Summer vacation has always been a very enjoyable time for children in the United States. They take a few weeks to acclimate to the summer schedule, loving the fact that they don’t have to wake up early in the morning and they have no homework at night. Once the newness of the situation wears off, however, they often start to get bored.
One of the best ways to beat boredom is to get involved in a project. That is what one Iowa teenager decided to do and he is now offering hope to other teens as well as their parents because of his ingenuity.
Luke Thill lives his life with his family and Dubuque, Iowa. He is 12 years old and has a rather interesting hobby. He loves the ‘tiny house’ movement, involving scaling down and living in little spaces.
He saved up money by mowing lawns in the neighborhood and decided that he would build his own place in his parent’s backyard. The Des Moines Register reported that his father, Greg Thill set out the guidelines for the project: “You raise the money. You build it. And you own it.”
As far as Greg was concerned, it was an opportunity like no other. “It was a chance for a kid to do something more than play video games or sports,” Luke’s dad told the Des Moines Register.
You might be wondering how such a youngster got his start in building this project. He had his father to guide him but he is also a resourceful individual. Many of the materials were salvaged from family members and he traded his labor for the services of skilled craftsmen.
“An electrician neighbor helped him wire it-if Thill cleaned out his garage. A Scout leader he knew helped him lay carpet in the loft bedroom-if he cut his lawn. He used leftover siding from his grandma’s house and a front door from his uncle’s friend.”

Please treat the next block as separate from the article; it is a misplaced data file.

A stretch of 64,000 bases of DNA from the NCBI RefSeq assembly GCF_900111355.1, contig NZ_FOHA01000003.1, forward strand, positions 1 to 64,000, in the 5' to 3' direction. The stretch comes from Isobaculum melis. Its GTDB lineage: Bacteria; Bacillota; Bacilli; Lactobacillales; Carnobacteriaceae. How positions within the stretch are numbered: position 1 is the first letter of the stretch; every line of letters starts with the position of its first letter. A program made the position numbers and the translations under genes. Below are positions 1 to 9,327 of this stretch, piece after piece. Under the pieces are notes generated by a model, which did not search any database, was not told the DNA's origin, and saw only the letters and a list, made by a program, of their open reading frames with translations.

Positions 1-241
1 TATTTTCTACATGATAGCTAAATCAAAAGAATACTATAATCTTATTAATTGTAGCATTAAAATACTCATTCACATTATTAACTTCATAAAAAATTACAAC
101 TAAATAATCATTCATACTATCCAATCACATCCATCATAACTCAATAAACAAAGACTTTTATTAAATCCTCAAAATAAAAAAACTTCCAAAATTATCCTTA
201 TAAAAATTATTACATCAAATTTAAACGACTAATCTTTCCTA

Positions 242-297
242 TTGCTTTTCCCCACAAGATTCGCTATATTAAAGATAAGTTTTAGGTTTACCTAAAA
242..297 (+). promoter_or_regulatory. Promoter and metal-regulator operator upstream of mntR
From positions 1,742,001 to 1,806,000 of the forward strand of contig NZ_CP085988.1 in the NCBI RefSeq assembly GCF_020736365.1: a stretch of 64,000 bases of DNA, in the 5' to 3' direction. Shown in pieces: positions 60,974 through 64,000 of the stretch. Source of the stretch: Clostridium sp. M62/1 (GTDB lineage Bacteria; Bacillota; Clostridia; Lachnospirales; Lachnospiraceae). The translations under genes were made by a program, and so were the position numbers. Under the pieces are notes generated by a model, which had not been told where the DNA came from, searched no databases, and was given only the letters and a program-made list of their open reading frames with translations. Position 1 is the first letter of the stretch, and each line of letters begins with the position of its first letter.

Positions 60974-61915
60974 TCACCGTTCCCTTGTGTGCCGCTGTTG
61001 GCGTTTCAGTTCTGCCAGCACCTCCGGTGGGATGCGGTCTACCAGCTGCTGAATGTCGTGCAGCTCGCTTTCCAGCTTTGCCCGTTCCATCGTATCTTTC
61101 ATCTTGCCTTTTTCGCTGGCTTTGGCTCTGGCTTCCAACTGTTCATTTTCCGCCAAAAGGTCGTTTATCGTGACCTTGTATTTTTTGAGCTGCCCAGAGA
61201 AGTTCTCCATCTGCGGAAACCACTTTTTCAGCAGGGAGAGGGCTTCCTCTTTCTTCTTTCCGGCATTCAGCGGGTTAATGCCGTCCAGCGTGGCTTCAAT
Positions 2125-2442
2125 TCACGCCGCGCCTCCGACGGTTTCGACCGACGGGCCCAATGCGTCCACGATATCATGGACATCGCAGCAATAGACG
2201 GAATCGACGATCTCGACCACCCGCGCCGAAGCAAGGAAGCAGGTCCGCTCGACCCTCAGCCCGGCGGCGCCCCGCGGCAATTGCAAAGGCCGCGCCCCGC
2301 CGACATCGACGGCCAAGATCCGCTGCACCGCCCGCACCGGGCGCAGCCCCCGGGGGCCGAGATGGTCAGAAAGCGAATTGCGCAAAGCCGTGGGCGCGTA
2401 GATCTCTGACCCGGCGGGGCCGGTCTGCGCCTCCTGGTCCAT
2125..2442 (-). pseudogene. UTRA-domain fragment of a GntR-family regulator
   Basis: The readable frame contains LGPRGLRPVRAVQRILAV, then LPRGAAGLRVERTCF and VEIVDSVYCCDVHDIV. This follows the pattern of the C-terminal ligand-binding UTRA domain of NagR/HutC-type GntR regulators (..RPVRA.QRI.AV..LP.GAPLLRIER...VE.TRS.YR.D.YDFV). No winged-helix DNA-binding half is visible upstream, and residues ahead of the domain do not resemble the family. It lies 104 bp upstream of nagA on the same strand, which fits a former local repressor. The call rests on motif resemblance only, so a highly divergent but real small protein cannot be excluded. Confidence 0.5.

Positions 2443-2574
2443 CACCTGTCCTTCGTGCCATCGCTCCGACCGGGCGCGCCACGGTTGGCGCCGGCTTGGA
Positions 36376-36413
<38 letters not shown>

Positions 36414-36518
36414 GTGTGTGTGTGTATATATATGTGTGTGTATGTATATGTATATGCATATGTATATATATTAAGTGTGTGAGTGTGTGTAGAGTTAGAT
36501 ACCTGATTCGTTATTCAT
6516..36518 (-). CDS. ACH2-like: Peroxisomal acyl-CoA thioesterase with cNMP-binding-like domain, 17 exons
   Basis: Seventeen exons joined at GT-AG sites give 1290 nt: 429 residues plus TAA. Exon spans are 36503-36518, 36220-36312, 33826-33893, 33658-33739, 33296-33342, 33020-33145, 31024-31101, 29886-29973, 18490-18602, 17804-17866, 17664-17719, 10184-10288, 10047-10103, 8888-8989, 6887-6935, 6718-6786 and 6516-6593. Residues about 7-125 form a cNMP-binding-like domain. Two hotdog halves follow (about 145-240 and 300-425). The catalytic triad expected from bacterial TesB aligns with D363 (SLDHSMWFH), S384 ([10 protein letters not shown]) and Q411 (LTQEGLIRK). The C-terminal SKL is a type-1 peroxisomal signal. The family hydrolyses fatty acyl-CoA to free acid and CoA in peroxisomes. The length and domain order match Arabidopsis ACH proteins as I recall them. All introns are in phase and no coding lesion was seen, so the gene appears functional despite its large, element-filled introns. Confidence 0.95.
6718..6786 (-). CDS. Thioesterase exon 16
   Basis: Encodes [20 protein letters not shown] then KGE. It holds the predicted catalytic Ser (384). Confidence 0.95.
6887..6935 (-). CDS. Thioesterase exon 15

It wasn’t long before the little house started to shape up. Thill was excited with what he was doing: “I wanted to show kids it’s possible to build at this age.”
After he finished the house, he had enough space to be self-sufficient, 5 1/2 feet wide and 10 feet long. The majority of the materials were salvaged and the budget was only $1500.
At only 89 sq ft., the home had almost everything you could possibly want. It is lacking plumbing because it would have required planning and permits from the city but it does have electricity. It also has a kitchen with a refrigerator, a seating area with a folding table and an upstairs loft with a foam mattress bed.
Thill gave a video tour of his house on Facebook, saying: “I personally think it’s more comfortable than my own mattress in my bedroom.” He was proud of his creation but other people appreciated his ingenuity as well. He has even been asked to speak at Tiny Fest MidWest, an event that promotes the culture of tiny homes in the region.
He’s planning on building even more. An airstream type teardrop trailer has also been added to his list and he used it to travel to Kansas for a Tiny Fest MidWest meet up.
Luke seems to be really interested in the tiny house movement, both in a practical way and on a personal level. He says: “you can save money, travel the world and do what you want instead.”
Story Source: Online